WHAT IS SAFETY CULTURE
The technical definition of Safety Culture is “The product of individual and group values, attitudes, perceptions, competencies and patterns of behaviour that determine the commitment to, and the style and proficiency of an organization’s health & safety management.”(ACSNI: HSC, 1993). However, the simple and most effective definition is that Safety Culture ‘defines what people do when nobody is watching’. This definition refers to a culture where all people are connected to the safety message and have a sense of ownership and accountability for both their own safety, and those of their colleagues and customers. This sense of ownership is absolutely critical to both leading and sustaining a proactive safety culture.
Many organisations spend time, money and assign resources to managing the environmental, structural and compliance-based risks. These tend to be static and are relatively easy to control. However, the human factor when added to these environments often introduce ‘uncontrollables’ that can cause problems. In a nutshell, if an organisation allows itself to foster negative attitudes towards risk management and safety practices, any sense of ownership will get eroded over time and risk will increase. Another symptom of poor safety culture is an increased propensity to claim following an injury, no matter how it happened or where the fault may actually lie.
Organisations with a Poor Safety Culture generally demonstrate:
- Poor compliance
- Poor risk management systems
- Poor leadership of Safety Best Practice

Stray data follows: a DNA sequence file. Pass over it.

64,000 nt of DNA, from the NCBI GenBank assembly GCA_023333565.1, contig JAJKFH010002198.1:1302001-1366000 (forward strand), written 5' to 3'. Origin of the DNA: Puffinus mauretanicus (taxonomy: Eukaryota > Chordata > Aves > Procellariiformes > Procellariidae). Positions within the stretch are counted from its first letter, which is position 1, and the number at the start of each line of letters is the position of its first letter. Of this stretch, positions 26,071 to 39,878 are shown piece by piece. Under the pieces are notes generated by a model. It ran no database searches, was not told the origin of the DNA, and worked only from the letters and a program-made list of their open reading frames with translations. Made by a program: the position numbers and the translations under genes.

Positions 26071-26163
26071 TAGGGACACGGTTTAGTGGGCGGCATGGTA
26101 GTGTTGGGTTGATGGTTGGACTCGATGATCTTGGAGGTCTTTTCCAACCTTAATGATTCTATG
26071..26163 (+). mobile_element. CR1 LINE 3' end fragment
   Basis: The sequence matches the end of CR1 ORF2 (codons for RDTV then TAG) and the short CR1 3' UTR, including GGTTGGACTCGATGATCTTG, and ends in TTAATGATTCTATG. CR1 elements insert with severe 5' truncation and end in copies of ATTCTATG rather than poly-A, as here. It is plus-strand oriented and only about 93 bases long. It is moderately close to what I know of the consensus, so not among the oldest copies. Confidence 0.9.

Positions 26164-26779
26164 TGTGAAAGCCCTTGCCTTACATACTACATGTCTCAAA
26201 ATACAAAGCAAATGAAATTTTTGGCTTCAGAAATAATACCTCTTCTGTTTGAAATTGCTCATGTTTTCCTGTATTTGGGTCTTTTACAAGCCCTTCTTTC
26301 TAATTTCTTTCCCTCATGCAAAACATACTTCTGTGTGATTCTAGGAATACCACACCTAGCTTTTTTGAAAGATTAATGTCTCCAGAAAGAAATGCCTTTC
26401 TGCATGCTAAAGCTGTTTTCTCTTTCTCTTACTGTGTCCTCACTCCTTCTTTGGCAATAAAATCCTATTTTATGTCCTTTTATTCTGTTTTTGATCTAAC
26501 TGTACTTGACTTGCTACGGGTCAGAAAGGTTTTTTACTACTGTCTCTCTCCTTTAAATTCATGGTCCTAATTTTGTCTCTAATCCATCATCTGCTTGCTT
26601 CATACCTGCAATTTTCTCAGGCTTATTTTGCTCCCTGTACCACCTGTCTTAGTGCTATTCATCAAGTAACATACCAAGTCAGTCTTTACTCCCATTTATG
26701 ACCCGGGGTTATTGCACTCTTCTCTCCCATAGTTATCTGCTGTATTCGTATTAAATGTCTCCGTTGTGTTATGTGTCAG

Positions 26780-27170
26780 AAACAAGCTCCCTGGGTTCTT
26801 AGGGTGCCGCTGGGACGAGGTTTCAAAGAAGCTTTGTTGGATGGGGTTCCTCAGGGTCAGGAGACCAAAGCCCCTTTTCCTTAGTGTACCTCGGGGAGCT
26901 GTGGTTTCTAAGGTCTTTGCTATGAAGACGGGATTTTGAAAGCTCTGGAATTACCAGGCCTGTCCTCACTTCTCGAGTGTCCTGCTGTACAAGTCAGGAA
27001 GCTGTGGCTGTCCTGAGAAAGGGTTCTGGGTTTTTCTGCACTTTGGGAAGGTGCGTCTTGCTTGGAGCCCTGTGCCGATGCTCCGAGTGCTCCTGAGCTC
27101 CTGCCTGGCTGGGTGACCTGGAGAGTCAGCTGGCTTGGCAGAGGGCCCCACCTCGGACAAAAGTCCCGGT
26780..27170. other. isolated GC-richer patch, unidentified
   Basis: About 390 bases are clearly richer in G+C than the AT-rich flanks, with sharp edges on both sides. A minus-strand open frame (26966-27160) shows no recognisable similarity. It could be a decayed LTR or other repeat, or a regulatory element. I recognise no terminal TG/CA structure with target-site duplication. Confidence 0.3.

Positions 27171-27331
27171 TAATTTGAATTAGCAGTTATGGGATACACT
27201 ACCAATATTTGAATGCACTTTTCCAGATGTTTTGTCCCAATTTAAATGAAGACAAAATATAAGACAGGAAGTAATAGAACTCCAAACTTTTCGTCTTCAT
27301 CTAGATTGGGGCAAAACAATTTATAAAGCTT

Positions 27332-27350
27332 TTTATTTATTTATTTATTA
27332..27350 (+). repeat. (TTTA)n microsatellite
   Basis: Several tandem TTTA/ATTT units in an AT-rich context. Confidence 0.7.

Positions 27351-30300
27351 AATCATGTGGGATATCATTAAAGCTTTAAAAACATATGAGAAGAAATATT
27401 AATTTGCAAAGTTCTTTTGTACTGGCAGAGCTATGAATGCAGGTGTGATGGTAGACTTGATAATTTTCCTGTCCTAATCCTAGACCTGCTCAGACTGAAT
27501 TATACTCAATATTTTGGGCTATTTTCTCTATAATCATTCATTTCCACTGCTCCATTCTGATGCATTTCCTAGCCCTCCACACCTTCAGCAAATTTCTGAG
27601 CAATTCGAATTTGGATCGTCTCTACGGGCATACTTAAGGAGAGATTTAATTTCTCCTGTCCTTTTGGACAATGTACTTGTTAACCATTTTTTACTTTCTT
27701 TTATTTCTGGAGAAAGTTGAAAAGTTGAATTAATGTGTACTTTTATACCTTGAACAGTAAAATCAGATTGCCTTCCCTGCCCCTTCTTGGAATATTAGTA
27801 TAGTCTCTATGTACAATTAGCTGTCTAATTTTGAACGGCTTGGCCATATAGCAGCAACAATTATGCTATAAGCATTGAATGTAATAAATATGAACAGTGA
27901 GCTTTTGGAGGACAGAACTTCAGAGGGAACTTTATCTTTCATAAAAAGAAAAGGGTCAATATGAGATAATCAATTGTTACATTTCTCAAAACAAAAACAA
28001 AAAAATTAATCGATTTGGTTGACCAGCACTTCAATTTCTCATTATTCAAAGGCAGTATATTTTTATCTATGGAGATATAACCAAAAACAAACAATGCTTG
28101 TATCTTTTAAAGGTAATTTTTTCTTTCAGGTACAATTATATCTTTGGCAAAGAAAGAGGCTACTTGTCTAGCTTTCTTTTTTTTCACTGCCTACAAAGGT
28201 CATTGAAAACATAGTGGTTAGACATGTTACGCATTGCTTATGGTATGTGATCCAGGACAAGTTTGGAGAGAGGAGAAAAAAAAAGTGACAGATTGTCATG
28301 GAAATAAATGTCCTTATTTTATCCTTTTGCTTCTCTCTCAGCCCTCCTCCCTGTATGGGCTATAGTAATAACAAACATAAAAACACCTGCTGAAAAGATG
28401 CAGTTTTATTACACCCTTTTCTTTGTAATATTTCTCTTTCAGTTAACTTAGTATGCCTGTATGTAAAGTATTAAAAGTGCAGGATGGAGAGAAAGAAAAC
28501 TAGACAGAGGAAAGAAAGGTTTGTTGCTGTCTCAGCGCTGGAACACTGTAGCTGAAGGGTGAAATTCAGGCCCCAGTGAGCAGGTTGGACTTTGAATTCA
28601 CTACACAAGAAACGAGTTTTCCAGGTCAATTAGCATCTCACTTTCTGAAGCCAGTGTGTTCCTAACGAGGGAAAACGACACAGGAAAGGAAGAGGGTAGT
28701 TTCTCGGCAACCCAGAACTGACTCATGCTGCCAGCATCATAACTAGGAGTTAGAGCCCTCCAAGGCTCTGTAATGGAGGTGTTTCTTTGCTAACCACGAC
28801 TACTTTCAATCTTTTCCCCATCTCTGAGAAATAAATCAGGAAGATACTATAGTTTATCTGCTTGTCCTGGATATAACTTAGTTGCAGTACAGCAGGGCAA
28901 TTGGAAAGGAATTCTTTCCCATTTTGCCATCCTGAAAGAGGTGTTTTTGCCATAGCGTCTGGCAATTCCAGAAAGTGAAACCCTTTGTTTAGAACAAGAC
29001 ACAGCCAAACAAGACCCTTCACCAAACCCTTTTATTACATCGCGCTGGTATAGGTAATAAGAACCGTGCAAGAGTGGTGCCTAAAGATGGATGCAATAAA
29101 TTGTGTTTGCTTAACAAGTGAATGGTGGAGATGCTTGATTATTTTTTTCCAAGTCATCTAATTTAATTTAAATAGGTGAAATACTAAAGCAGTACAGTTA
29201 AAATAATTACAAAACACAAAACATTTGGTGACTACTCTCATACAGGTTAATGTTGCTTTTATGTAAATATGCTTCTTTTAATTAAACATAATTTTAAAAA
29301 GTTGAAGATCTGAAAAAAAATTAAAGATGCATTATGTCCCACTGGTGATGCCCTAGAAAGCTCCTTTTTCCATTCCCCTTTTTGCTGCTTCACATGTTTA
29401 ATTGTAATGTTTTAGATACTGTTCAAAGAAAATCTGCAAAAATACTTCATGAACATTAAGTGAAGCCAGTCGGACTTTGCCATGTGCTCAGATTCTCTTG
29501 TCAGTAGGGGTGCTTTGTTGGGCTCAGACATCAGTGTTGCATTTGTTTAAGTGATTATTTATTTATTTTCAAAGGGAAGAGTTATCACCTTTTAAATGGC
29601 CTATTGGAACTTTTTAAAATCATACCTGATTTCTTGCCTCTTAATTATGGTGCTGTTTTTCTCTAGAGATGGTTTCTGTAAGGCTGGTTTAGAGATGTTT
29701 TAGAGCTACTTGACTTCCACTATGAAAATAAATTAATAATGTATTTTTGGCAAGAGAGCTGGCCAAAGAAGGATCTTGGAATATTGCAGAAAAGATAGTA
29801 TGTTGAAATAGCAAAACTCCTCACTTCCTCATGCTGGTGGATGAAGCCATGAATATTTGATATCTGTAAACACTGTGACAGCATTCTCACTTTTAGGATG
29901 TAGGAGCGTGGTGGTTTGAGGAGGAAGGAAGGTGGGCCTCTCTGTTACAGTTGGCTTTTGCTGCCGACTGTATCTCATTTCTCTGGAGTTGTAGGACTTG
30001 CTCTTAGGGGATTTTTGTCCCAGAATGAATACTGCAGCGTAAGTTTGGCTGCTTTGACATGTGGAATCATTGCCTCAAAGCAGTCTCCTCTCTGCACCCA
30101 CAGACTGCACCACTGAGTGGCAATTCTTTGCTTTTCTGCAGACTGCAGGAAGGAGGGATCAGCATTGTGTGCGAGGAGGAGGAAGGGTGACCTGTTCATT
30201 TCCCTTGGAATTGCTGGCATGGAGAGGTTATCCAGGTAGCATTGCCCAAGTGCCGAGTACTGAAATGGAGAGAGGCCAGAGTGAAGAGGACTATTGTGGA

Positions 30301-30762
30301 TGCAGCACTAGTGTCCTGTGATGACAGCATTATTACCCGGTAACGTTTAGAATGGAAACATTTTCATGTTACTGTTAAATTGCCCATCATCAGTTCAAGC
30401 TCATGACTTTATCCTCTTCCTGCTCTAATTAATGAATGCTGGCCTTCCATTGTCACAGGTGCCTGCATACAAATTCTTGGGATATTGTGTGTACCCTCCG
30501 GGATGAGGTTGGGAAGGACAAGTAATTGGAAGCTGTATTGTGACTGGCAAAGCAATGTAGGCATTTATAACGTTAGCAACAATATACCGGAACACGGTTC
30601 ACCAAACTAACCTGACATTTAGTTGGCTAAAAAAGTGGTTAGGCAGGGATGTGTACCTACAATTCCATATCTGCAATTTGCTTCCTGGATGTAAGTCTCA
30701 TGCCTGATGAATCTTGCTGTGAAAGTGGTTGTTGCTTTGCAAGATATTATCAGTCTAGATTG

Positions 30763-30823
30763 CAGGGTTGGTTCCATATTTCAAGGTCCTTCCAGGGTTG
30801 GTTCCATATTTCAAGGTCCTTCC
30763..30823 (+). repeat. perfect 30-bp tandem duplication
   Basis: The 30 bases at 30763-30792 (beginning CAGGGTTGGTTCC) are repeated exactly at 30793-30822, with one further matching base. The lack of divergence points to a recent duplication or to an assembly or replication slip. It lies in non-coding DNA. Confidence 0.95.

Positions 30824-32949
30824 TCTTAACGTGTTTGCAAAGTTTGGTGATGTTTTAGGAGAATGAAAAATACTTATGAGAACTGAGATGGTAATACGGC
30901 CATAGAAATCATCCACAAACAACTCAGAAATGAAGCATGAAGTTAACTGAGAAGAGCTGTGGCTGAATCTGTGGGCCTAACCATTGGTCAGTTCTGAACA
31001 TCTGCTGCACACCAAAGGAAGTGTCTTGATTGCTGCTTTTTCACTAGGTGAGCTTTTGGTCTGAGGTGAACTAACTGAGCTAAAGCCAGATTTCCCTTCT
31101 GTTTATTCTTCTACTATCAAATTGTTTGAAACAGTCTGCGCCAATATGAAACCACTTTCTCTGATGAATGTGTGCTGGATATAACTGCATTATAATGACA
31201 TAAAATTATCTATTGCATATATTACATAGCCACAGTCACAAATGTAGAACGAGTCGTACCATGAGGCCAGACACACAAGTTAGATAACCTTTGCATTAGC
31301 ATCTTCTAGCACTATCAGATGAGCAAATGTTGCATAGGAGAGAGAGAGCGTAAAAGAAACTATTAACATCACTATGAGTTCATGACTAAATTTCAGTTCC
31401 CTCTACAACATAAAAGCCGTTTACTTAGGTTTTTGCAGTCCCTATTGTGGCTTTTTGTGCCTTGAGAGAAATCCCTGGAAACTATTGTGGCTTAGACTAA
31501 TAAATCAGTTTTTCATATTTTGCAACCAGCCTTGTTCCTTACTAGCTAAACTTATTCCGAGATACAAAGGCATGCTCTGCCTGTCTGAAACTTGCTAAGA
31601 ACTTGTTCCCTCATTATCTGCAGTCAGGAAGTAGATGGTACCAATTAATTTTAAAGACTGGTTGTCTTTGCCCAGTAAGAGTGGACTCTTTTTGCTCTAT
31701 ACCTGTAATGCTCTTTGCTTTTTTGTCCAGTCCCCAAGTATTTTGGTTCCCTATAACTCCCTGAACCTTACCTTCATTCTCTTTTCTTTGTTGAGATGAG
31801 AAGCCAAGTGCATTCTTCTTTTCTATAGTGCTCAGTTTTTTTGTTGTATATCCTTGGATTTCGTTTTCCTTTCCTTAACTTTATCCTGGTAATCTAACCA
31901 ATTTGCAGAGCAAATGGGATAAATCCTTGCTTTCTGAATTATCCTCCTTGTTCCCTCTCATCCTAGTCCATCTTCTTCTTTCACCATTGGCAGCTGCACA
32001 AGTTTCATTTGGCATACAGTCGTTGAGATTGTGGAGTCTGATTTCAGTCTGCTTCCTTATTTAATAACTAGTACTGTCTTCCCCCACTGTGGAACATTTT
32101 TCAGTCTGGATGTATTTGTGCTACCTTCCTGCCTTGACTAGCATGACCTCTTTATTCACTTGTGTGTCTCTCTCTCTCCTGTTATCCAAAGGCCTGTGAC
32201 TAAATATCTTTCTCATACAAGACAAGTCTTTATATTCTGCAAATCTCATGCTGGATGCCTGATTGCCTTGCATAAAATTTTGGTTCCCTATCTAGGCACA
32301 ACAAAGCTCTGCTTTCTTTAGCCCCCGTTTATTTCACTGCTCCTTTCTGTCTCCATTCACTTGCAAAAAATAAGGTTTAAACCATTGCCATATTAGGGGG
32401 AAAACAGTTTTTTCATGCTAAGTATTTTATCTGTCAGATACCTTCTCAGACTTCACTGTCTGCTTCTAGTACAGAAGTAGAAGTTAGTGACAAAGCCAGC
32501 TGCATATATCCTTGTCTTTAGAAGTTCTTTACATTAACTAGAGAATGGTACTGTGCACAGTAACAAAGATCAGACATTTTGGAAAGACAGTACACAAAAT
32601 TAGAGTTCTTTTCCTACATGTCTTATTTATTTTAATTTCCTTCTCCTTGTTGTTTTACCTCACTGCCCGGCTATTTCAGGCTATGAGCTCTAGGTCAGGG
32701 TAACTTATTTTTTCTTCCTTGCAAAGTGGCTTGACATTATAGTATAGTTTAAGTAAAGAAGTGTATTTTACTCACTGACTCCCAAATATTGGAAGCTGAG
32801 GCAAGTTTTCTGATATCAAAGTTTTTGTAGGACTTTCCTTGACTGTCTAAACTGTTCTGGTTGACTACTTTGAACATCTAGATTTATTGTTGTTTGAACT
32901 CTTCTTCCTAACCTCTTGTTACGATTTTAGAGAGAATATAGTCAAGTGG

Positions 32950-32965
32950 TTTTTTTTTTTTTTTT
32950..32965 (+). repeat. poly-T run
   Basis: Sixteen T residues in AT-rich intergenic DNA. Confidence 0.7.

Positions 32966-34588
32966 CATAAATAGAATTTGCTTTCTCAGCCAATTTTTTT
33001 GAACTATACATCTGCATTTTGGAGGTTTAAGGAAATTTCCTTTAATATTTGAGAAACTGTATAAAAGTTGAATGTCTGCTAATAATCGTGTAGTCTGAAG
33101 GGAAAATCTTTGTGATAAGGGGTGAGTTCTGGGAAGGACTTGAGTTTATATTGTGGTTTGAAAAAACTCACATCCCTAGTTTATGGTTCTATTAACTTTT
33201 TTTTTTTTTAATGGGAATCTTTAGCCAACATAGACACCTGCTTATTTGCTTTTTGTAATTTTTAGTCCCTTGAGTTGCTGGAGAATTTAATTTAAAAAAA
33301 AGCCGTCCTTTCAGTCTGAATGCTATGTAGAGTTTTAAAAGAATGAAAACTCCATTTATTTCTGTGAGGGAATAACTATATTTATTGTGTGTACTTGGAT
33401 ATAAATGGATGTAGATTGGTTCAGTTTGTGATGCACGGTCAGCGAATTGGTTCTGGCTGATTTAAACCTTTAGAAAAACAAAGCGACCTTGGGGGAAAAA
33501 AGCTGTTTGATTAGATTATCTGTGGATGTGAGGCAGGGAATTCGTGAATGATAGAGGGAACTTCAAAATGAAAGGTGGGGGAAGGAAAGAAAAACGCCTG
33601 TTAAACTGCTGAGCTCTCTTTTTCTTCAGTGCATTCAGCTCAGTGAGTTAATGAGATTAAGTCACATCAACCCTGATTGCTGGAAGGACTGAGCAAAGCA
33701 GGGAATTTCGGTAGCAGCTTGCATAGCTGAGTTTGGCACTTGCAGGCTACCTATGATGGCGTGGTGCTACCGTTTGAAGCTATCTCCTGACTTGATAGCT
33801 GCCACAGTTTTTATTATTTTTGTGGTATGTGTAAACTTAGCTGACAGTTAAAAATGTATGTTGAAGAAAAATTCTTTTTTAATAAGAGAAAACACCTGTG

- Disengaged staff
- Poor operational feedback and communication of the safety message
- Poor attitudes that lead to unsafe behaviours in the workplace (e.g. ‘it’s not my job to stay safe’; ‘I’ve never been hurt before so nothing will happen to me’; ‘all of this safety stuff is over the top’)
- Mistrust of Management
- Increased claims culture
Organisations with a Proactive Safety Culture generally demonstrate:
- Adherence to relevant compliance
- People-based risk management systems (e.g. practical, visual and engaging systems)
- Effective leadership of Safety Best Practice (at front-line manager level)
- Engaged and motivated staff
- Positive attitudes that lead to safe behaviours in the workplace (e.g. ‘safety is an important part of every function’; ‘I will be accountable for both my own, my colleague’s and my customer’s safety’)
- Trusting Management because they give feedback and connect people through practical systems
- Reduced or non-existent claims culture
So how does an organization go about building a Proactive Safety Culture which would positively impact on both staff morale and the bottom line? Read next week’s article for more on the ‘how’…
Contact SeaChange for support in increasing safety culture and reducing the likelihood of claims within your business.